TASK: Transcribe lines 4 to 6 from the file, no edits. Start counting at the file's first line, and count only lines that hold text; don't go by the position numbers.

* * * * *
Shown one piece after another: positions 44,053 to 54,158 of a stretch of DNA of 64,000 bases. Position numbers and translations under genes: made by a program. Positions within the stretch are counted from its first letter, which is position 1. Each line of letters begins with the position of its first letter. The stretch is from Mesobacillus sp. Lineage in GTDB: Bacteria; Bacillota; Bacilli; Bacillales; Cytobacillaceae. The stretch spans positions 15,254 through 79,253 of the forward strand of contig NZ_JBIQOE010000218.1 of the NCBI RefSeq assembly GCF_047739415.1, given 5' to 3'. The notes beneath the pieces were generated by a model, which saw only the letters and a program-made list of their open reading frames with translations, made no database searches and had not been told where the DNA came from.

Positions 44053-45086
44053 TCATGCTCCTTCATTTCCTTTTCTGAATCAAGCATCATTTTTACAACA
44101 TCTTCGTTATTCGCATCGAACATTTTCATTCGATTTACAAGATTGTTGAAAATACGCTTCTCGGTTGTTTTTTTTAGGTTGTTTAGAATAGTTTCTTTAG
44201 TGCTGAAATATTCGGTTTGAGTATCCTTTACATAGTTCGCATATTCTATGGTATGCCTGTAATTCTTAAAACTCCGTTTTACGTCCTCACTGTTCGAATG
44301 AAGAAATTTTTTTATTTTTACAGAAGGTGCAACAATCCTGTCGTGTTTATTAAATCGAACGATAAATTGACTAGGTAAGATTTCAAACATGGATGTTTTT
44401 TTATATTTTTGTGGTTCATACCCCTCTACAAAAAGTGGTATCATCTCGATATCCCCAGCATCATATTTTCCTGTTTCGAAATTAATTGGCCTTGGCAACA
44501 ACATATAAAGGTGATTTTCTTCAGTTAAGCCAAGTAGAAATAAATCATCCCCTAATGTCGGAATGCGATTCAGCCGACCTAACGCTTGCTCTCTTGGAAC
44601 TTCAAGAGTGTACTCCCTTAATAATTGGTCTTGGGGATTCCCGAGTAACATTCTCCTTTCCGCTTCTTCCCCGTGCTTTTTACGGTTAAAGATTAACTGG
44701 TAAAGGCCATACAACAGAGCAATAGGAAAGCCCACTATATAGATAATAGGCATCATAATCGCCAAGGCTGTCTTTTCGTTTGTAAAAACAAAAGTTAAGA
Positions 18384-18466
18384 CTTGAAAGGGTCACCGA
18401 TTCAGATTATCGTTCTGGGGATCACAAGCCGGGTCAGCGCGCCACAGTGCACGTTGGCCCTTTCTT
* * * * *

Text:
44101 TCTTCGTTATTCGCATCGAACATTTTCATTCGATTTACAAGATTGTTGAAAATACGCTTCTCGGTTGTTTTTTTTAGGTTGTTTAGAATAGTTTCTTTAG
44201 TGCTGAAATATTCGGTTTGAGTATCCTTTACATAGTTCGCATATTCTATGGTATGCCTGTAATTCTTAAAACTCCGTTTTACGTCCTCACTGTTCGAATG
44301 AAGAAATTTTTTTATTTTTACAGAAGGTGCAACAATCCTGTCGTGTTTATTAAATCGAACGATAAATTGACTAGGTAAGATTTCAAACATGGATGTTTTT